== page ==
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Some Region residents won't have their NIPSCO power restored until Tuesday evening after a storm swept through the Region.

While the snowstorm left little white stuff on the ground, it was packed with high winds, which caused downed power lines and trees.

Power had been restored to 80 percent of the some 40,000 NIPSCO customers who lost power Monday morning due to snow and heavy winds which contained wind gusts of 45 mph. About 3,735 customers remained powerless as of 9:30 p.m.

Power won't be restored in some areas until midnight Tuesday, according to a NIPSCO update. Those areas run from Hammond to Hebron, Cedar Lake to Valparaiso, Hobart to LaPorte.

"NIPSCO employees continue to work around-the-clock to respond to the damage, with the support of additional resources working in the call center and emergency command center to focus on power restoration efforts," according to an update issued about 5:30 p.m. Monday.

Additional outside crews and resources have been secured for added support, according to the update.

The National Weather Service is calling for a high on Tuesday of 24 degrees in the Region. By Friday temperatures are predicted to reach 40 degrees.

The storm overnight Sunday also delayed South Shore Line commuter trains and delayed or closed schools.

The number of Kankakee Valley REMC members without power was about 2,700 at the height of the storm. Power had been restored to all their customers by 3 p.m. Monday, spokeswoman Amanda Steeb said.

Several westbound South Shore Line trains were delayed Monday morning because of weather, according to the Northern Indiana Commuter Transportation District.

"The delays this morning are the result of weather-related gate malfunctions, which require us to slow down our trains," NICTD spokeswoman Nicole Barker said. "We are not currently experiencing issues with ice, as our ice scrapers were out this morning to prepare for the weather. Given the intensity of the storm, and the fact that it is more severe in Chicago, we are monitoring the situation by the minute."

A number of schools opened late or were closed because of the weather.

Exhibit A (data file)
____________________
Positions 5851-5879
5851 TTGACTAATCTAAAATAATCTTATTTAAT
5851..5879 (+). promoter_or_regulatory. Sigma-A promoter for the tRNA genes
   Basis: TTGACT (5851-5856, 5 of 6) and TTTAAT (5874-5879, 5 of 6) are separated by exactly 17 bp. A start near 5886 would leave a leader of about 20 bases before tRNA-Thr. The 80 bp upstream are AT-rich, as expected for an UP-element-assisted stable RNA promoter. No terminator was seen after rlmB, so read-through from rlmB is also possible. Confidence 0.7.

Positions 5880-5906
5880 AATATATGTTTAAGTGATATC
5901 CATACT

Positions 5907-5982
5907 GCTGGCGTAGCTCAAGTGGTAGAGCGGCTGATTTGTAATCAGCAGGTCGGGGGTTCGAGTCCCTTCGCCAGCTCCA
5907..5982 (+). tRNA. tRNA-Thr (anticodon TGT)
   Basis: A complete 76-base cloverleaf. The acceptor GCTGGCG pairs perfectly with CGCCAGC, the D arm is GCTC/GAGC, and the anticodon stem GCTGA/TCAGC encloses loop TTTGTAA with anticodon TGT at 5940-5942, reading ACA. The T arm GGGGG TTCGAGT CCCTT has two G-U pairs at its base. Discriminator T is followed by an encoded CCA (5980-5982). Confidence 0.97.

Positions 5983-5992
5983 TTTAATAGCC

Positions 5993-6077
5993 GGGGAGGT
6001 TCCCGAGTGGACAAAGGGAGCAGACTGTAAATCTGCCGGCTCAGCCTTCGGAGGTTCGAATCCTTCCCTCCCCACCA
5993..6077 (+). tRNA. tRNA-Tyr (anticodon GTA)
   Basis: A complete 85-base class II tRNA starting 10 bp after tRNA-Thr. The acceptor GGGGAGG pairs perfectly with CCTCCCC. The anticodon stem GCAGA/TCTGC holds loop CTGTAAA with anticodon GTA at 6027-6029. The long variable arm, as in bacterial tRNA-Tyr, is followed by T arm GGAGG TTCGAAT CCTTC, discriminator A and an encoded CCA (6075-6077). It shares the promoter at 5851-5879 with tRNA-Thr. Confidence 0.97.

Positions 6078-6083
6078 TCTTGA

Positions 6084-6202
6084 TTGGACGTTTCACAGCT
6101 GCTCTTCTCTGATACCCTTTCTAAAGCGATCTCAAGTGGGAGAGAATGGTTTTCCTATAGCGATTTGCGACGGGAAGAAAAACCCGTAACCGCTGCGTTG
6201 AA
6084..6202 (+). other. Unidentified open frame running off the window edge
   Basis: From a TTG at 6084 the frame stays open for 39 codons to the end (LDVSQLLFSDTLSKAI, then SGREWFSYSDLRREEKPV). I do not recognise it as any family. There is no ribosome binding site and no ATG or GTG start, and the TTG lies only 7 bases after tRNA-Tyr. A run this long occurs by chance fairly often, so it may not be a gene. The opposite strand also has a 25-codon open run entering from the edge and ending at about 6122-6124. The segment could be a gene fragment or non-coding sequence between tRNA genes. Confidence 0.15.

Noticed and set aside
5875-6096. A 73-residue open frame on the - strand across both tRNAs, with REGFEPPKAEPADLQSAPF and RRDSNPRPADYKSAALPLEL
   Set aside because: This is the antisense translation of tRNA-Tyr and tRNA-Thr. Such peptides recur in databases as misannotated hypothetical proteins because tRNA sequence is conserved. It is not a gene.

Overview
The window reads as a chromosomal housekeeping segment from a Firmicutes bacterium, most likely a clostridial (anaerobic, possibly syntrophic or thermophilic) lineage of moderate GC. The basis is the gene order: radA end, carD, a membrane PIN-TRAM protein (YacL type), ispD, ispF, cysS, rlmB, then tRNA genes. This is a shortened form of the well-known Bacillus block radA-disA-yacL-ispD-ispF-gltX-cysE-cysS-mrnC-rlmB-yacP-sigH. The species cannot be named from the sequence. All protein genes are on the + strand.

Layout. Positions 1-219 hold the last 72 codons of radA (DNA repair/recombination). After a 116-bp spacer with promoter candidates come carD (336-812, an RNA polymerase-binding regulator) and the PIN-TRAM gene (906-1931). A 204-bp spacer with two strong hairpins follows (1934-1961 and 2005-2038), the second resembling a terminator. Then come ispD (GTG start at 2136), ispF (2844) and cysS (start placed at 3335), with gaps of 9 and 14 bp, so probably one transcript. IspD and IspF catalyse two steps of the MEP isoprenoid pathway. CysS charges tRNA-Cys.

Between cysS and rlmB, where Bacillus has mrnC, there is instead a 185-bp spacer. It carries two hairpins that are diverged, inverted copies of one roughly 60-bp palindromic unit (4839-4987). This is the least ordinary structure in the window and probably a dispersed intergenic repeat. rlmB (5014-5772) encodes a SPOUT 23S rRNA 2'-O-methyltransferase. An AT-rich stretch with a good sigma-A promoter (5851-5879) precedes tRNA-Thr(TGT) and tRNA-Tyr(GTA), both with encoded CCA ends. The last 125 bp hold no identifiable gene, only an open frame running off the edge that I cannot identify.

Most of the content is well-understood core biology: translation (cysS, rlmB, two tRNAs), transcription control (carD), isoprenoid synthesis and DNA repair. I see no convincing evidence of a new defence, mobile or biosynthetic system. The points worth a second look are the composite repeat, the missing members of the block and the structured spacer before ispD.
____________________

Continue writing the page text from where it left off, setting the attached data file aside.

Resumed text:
Hobart's Joan Martin Elementary School remained open throughout the day despite losing power.

Superintendent Peggy Buffington said the school lost power about 10:40 a.m. and came back on about 2:15 p.m. She said lunch was delivered to all students and room temperatures remained between 64 degrees and 66 degrees throughout the day.

"NIPSCO was assessing the situation and thought perhaps it would come back up which it did – they are terrific. Kids were safe. Most of these kids would have had no power in their home either," Buffington said in a written statement. 

The Indiana Department of Transportation's Northwest District said roads were more slushy than snow- or ice-packed.

"In the LaPorte area, things are getting worse as the snowfall intensifies," INDOT said. "Reports of downed trees are coming in as well as slide offs and crashes."

The Porter County Highway Department said about 2 inches of snow fell overnight, and multiple trees were downed by the heavy snow and high winds. Department employees worked to clear downed trees, and all trucks were sent out salting and plowing.

A jackknifed semi on Interstate 80/94 near Torrence Avenue in Lansing slowed traffic in both directions.

Travel advisories for Porter and LaPorte counties were issued, but later lifted. Such advisories mean routine trips may be restricted in areas because of hazardous conditions. 

A winter weather advisory for Lake, Porter and LaPorte counties expired at noon. Snowfall was tapered off, but forecasters warned roads could remain slippery or icy. 

A lakeshore flood warning for all three counties also expired at noon. Abnormally high lake levels and onshore wind gusts of more than 50 mph caused 14- to 18-foot waves along the lakeshore. 

Gallery: Winter weather in the Region

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